It is not difficult to talk and joke with friends about growing old, but how often do we have conversations with others about meaning, where we can honestly share our wisdom and peace, our fears and doubts, our faith, and the unique humor that comes from a lifetime of experience among that curious species, human beings.
Between myths about aging, and the worship of youth in our culture (not of kids themselves, but of the appearance of youth), many of us resist, and even fear, aging and, subsequently, dying. Just look at the ads pitched our way: expensive hair dye to hide the gray because “I’m worth it!”; creams, salves, pills, diets, even surgery to make our well-earned wrinkles magically disappear; and how about the current trend of “60 is the new 40!”
Much of this seems so ironic to me. Not just as a little girl, but even as a young adult, I loved my grandma’s wrinkles! She had lovely wrinkles that actually lit up her face, revealing a lifetime of smiles, warmth, and love. I honestly didn’t look upon her countenance and think, “Wow she’s old.” When I looked at her face, I saw love, grace, and the beauty of a life being lived well. I don’t know exactly when or how I was taught that wrinkles were ugly betrayers of the fact that we were no longer young (as if that is bad?), but every time I head that way, I think of my grandma.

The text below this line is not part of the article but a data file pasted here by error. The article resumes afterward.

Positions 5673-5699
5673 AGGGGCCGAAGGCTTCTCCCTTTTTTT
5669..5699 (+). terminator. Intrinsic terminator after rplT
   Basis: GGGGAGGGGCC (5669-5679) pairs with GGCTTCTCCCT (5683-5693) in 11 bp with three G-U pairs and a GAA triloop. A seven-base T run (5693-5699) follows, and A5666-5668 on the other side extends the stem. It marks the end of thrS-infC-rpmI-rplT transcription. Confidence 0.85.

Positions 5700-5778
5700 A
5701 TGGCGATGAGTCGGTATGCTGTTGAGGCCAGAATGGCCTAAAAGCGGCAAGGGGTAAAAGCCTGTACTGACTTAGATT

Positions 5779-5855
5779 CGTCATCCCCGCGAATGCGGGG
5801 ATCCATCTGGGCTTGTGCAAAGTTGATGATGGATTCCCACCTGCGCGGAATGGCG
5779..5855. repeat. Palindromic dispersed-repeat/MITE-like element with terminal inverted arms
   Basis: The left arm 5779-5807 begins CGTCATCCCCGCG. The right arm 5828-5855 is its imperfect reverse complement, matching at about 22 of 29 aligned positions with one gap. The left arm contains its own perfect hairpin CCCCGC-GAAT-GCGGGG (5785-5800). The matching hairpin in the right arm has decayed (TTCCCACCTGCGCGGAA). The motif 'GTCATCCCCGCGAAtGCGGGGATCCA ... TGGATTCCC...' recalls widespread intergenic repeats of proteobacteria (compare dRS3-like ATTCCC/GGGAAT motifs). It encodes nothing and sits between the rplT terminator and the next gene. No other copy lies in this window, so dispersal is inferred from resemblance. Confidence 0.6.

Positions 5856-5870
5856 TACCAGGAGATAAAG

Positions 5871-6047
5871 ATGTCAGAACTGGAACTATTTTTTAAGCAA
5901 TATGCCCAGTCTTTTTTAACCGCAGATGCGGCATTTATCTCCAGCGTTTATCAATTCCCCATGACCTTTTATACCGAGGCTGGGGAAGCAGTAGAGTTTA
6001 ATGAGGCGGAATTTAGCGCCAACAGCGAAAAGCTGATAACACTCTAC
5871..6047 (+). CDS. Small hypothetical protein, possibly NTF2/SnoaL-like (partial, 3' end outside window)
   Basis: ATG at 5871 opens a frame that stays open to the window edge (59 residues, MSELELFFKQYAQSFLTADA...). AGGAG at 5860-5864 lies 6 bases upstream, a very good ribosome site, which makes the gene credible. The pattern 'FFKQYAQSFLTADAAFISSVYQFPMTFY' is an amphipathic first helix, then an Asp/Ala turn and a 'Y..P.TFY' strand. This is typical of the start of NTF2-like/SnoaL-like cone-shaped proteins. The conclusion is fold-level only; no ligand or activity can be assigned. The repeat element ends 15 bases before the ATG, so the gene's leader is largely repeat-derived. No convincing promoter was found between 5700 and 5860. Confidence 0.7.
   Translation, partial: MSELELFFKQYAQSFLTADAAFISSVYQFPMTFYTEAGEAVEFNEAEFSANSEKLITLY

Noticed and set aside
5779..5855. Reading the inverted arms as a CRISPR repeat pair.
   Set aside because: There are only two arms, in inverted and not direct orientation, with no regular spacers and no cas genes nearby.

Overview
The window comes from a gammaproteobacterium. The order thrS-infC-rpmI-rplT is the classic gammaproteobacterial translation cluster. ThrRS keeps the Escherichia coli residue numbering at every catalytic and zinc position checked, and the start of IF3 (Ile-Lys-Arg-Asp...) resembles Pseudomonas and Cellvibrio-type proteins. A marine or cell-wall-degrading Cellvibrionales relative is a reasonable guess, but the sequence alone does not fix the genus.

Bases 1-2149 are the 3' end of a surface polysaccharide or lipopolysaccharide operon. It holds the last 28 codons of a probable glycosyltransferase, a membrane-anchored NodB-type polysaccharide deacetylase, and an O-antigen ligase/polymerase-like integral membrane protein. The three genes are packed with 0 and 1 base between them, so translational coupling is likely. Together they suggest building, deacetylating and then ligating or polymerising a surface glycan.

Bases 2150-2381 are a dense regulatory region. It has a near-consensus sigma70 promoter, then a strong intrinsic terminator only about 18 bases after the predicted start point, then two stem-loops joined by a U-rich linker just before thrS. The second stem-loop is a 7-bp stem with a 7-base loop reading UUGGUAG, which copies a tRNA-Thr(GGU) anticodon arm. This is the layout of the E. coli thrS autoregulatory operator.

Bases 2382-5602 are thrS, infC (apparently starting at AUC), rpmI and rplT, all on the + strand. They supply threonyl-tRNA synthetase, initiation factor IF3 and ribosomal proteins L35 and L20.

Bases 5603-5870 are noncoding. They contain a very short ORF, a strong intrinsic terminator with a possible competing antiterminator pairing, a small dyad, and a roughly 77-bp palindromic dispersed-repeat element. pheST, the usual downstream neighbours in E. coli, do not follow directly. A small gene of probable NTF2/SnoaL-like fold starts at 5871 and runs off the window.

For many people the midlife years and beyond are a time of both reflection and discovery, presenting opportunities for deep and meaningful spiritual growth. In our retreat on Saturday we will look at the unique gifts that aging provides in terms of our spirituality — how we view ourselves, our lives, our world, and God. I hope you’ll join me!
Saturday, May 26, 9:00 am – 4:00 pm
$50 includes retreat and lunch
To register for the retreat, CALL 608.212.6197.